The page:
Life is more important than art, but it's life that can serve as the inspiration for art and that's at the centre of Whitechapel Gallery's exhibition on migration and difference. The show focuses on how migration and different communities have shaped London — in particular, the East End.  

Life is More Important Than Art at The Whitechapel Gallery. 14 June-17 September, free. 

9. Sustainable: Dear Earth at Hayward Gallery

© Richard Mosse, 2023. Courtesy of the artist, Jack Shainman Gallery and carlier gebauer.

The climate crisis is one of the biggest issues affecting our planet right now and Hayward Gallery has assembled over 15 international artists to show how artists are reflecting this in their artworks. Dear Earth aims to inspire joy and empathy — as well as promote a sense of political and social activism.

Dear Earth: Art and Hope in a Time of Crisis at Hayward Gallery. 21 June-3 September, £15-£16.

10. Return of the Portraits: National Portrait Gallery re-opens

An architect's impression of the new entrance. Image courtesy Jamie Fobert architects.

After a lengthy three year refurbishment, the National Portrait Gallery is back with a brand new and bigger entrance, a new wing, more learning resources and a re-hang of their extensive display of portraits and photographs. Whether it's Elizabeth I and Shakespeare you're here to see, or more contemporary famous faces such as Malala Yousafzai or the late Queen, this is the place for it. The relaunch also opens with two paying photography exhibitions on music legend Paul McCartney and Yevonde, a pioneering female photographer who was one of the first to use colour.

National Portrait Gallery. Re-opens 22 June, free (exhibitions are ticketed).

11. Sculpture among skyscrapers: Sculpture in the City

This silvery tree is sticking around. © Ugo Rondinone and Sadie Coles. Photo: Nick Turpin

Sculpture in the City returns for its 12th edition — once more scattering the Square Mile with thought-provoking outdoor sculptures to admire among the skyscrapers. Like last year, they've kept some of the sculptures as carry overs from the previous edition and introduced news ones so we get to discover fresh finds while re-acquainting ourselves with Jocelyn McGregor's barmy snails with legs.

Sculpture in the City. 27 June-Spring 2024, free.

12. Fabulous: DIVA at V&A

Cher, Elton John and Diana Ross in 1975. Photo: Mark Sullivan/Contour by Getty Images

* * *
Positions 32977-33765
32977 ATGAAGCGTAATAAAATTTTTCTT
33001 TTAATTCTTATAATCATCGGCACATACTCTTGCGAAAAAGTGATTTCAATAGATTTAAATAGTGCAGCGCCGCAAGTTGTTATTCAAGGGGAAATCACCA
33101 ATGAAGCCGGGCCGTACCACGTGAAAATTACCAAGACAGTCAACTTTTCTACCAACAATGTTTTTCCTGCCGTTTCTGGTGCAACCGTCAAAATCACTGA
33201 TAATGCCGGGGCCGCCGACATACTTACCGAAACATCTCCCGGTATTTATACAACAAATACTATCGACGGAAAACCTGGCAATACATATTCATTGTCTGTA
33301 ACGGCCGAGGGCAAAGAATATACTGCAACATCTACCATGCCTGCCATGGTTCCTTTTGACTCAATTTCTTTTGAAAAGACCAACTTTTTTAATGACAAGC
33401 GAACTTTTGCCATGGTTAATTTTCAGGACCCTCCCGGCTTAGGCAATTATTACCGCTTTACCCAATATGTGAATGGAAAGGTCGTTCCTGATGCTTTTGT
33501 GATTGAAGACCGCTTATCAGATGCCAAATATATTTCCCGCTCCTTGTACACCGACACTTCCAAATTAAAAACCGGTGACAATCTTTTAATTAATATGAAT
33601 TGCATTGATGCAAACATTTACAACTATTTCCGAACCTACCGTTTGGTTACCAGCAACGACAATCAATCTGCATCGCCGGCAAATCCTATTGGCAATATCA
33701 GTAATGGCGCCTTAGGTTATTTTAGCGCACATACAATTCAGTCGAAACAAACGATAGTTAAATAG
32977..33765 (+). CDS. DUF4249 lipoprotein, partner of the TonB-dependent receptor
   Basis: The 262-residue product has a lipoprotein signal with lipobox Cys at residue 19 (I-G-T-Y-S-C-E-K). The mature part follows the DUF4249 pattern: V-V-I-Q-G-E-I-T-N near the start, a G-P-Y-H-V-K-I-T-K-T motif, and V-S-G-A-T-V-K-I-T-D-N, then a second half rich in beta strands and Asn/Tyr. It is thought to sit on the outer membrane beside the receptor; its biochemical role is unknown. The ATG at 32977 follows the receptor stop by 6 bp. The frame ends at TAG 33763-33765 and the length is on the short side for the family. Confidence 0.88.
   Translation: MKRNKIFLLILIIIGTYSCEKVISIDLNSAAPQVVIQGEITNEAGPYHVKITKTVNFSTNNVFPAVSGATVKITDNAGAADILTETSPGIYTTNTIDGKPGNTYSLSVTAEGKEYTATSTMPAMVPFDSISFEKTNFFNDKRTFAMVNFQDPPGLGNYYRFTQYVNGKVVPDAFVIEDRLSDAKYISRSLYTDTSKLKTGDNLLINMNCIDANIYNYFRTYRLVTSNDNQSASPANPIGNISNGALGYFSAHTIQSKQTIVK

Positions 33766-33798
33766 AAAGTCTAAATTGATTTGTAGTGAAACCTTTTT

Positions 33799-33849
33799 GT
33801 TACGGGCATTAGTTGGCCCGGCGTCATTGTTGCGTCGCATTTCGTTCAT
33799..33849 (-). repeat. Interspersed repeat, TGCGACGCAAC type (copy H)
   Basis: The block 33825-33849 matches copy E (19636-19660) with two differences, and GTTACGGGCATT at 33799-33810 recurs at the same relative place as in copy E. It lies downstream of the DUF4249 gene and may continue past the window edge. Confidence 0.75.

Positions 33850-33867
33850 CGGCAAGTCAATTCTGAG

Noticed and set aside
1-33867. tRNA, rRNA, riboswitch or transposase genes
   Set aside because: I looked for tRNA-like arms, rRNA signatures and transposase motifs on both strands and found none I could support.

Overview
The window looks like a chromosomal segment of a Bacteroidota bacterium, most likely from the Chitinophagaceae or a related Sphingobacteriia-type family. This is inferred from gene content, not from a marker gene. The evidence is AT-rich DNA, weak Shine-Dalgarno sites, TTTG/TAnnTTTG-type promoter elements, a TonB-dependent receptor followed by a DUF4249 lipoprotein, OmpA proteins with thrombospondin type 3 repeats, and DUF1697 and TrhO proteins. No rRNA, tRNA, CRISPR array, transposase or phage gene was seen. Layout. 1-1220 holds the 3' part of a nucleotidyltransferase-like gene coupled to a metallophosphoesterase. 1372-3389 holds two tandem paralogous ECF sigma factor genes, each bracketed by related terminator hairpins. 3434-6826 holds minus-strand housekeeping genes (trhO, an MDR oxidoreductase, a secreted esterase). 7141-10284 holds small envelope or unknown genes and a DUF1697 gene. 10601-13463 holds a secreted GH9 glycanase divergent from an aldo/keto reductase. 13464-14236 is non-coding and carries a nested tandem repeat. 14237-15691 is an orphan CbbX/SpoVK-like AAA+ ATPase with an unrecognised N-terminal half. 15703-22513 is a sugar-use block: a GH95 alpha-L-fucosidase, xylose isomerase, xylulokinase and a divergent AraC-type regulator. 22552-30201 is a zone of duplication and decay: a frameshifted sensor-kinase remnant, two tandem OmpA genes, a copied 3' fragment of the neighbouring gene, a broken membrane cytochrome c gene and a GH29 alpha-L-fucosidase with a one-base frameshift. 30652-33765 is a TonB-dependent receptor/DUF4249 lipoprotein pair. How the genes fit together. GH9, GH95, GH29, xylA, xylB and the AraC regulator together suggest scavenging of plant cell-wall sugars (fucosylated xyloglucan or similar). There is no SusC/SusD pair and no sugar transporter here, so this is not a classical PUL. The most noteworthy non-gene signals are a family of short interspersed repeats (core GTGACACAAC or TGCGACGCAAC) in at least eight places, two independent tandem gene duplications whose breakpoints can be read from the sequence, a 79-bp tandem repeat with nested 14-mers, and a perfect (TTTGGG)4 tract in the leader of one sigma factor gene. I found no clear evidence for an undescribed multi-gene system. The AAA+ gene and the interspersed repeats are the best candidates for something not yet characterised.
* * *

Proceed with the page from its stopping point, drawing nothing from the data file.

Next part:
Being called a diva is normally a negative but the V&A is celebrating the power and creativity of those that have been referred to as such — from Marilyn Monroe to Lizzo. Including flamboyant outfits and beautiful photographs, DIVA looks at how the term has been embraced and subverted over time, as well as how divas have intersected with society and driven social and political change through their platform on topics such as global civil rights and feminism.

DIVA at V&A. 24 June-7 April, £20.

Short run events

A taster of what to expect from the performances at London Gallery Weekend. Courtesy of Nicole Bachmann, Istituto Svizzero and VITRINE. Photographer: Davide Palmieri.

June kicks off with a monumental weekender of art as over 150 galleries stay open over the weekend for London Gallery Weekend (2-4 June, free) alongside a programme of performances curate by UP Projects*.

It's also the month where students graduating from fine art degrees get to show us all what they've been working on — giving us a chance to see the star artists of tomorrow. All these graduate shows are free to visit:

Kalliopi Lemos's oversized handbag from a previous Mayfair sculpture trail.

If you're looking for a mix of art indoors and outdoors then Mayfair Art Weekend (29 June-1 July) may be the perfect fit as the weekend of galleries remaining open coincides with the annual sculpture trail (12 June-9 July) that peppers Mayfair with big sculptural interventions.

Sculptures continue heading westwards as Kensington and Chelsea Art Week (22 June-2 July) sees a whole host of art events and exhibitions across the borough, accompanied by a summer-long art trail (unveiled 16 June) that will get visitors exploring.

Ai Weiwei's marble armchairs are part of the KCAW art trail and are already in place outside Design Museum.

The tucked away art studios of Delta House have invited us inside for an open studios (17-18 June) so we can see where the creative magic happens, talk to artists about their work, and maybe even buy something.

If high-end art and antiques are your vibe, head to the Royal Hospital Chelsea for The Treasure House Fair (22-26 June, £25) to be wowed by spectacular sculpture, tapestry, ceramics, silver, jewellery and design — along with furniture, clocks, watches and rare books.

* The author of this piece is a critical friend of UP projects
** The author of this piece is a trustee of City and Guilds London Art School